Depending on what you are having done, there will be a lot of disruption in your house. With a kitchen there is obviously quite a lot – no washing machine, fridge and washer in the living room, lots of microwave meals etc. But remember that a) it isn’t for long, and b) it will be worth it in the end! We had stuff everywhere – the bed in the front bedroom was collapsed so that we could use it as a storage room. We did keep our bedroom clear just so that we could have one room without chaos, and I am SO glad that we did this! It was actually a lot more stressful and more tiring than I thought it was going to be. The kitchen fitting happened during a really stressful time at work, so I just felt completely overwhelmed at some points. During the last week, it felt like the end was so close but it was the longest week ever! I was desperate to get some sort of normality back, but at the same time I knew it was just for a few more days and I had to keep reminding myself that. So I guess what I’m saying is don’t underestimate how stressful your project could be, but try to keep your end goal in sight.
Just a couple more really random things to note: firstly, dust will get everywhere. In fact, it goes beyond everywhere! People told us this before we started, but you really cannot imagine how dusty it is until you actually do it. If you can pack things away or cover them up, then do that as much as you can. Dust will get in places that you didn’t know existed! Secondly (and this is an obvious thing to some), make sure you take progress photos throughout your renovation or building work! I’ve taken loads (partly to share on my blog) and it has been great to look back on the progress that has been made.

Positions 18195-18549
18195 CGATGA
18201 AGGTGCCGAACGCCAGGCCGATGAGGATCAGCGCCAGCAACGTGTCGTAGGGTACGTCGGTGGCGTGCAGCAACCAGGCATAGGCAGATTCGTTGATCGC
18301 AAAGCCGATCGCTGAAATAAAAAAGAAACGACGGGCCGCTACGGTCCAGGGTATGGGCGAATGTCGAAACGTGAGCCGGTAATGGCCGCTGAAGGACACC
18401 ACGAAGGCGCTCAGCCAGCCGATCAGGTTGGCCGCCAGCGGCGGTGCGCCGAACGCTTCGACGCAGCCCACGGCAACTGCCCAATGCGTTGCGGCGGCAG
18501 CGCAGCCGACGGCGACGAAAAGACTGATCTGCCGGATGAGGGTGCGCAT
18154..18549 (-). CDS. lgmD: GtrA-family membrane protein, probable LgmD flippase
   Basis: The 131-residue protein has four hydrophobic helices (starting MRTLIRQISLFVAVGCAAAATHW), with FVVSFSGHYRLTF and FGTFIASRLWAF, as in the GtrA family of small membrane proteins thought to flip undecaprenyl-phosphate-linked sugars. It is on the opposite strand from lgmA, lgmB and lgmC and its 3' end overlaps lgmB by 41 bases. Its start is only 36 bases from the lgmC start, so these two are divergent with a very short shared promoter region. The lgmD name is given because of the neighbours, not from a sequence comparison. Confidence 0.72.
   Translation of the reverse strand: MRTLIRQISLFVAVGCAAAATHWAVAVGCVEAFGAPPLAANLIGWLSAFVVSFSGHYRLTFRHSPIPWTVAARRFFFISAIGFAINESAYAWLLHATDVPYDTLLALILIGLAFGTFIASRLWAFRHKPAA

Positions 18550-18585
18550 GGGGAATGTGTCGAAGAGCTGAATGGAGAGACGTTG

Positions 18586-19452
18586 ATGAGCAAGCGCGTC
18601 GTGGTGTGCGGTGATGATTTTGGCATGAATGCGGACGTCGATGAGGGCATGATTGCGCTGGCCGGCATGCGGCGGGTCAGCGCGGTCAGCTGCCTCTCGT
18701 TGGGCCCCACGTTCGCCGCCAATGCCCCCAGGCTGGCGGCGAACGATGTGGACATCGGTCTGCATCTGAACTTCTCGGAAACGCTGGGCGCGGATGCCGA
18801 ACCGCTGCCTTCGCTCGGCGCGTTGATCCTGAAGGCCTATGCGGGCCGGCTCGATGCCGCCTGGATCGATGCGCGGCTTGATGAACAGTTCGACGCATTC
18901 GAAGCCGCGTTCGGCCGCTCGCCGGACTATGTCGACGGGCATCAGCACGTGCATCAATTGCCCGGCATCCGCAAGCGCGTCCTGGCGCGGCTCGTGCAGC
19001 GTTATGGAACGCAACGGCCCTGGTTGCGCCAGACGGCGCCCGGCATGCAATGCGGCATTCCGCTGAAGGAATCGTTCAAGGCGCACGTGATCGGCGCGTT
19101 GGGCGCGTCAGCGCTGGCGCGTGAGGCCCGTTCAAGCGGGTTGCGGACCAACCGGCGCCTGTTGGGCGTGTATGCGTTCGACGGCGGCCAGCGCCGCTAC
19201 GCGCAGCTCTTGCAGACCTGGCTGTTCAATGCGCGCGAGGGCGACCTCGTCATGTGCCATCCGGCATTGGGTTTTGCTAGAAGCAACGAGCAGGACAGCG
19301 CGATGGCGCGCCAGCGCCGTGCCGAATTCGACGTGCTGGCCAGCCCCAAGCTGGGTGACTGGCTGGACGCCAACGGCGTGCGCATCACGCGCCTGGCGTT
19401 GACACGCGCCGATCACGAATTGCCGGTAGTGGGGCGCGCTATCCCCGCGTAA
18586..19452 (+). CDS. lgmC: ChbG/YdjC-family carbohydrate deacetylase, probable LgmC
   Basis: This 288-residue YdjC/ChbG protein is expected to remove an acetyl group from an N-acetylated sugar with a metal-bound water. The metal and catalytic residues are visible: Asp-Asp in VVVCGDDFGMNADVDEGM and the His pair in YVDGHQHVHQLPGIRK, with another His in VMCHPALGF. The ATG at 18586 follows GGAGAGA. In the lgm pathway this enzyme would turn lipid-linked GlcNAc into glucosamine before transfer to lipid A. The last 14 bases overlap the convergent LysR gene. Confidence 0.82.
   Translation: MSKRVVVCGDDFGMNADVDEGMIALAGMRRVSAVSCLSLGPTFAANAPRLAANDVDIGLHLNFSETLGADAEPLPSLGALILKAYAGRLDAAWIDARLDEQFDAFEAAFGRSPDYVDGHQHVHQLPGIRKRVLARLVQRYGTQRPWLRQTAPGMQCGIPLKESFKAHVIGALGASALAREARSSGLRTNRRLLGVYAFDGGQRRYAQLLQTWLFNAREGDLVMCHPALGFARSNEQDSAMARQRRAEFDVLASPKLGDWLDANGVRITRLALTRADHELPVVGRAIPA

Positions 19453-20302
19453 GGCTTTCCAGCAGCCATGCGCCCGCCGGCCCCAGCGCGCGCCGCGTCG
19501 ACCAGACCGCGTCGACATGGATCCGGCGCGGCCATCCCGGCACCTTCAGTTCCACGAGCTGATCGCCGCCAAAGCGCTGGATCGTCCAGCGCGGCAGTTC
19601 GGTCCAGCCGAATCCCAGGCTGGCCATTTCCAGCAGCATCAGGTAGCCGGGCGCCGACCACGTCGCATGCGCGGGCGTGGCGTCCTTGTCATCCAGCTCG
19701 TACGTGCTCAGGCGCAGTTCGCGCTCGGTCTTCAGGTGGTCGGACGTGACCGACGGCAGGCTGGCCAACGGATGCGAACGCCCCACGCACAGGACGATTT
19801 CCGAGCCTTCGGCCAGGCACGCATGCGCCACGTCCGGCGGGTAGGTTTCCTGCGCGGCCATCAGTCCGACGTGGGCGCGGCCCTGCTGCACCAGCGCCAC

6. After the build
There will probably be some things that you need to wait to finish – this might be because of your budget or because you can’t find the right item, but that’s ok! We are yet to fit some blinds at the back because we can’t find what we are looking for (although we aren’t sure exactly what that is anyway!) and because we didn’t quite have enough money. We spent a while looking for a table too, and have arranged to pay for it in instalments to make it affordable. We’re not going to rush to get some of the other things we need or would like just so it can be finished either. Don’t be afraid to hold out for the perfect thing, even if it means doing without something for a while.
I hope you have found these tips helpful if you’re planning your own big project. It will be stressful, but I promise you it’s worth it! Don’t forget to leave your own tips in the comments if you’ve got any to add. And for anyone in the Newcastle area who is planning a project, I would highly recommend Anthony – you can find his contact details here. Tell him I sent you! 🙂